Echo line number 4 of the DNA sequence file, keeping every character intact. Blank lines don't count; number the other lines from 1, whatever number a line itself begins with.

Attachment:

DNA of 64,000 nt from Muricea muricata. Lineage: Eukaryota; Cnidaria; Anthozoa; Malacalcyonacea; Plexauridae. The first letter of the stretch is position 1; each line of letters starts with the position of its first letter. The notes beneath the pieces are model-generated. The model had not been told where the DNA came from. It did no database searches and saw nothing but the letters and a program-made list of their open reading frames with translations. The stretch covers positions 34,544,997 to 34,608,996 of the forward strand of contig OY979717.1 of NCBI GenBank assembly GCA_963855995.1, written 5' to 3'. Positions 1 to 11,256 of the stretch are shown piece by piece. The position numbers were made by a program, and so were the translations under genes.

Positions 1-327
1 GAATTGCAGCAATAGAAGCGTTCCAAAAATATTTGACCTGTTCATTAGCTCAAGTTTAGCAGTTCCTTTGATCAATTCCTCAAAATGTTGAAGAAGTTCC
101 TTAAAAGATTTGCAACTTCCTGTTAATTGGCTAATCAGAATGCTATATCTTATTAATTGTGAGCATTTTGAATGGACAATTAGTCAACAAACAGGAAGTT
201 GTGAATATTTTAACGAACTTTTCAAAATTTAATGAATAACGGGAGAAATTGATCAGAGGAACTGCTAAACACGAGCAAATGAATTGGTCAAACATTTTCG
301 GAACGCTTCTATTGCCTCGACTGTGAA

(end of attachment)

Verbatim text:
101 TTAAAAGATTTGCAACTTCCTGTTAATTGGCTAATCAGAATGCTATATCTTATTAATTGTGAGCATTTTGAATGGACAATTAGTCAACAAACAGGAAGTT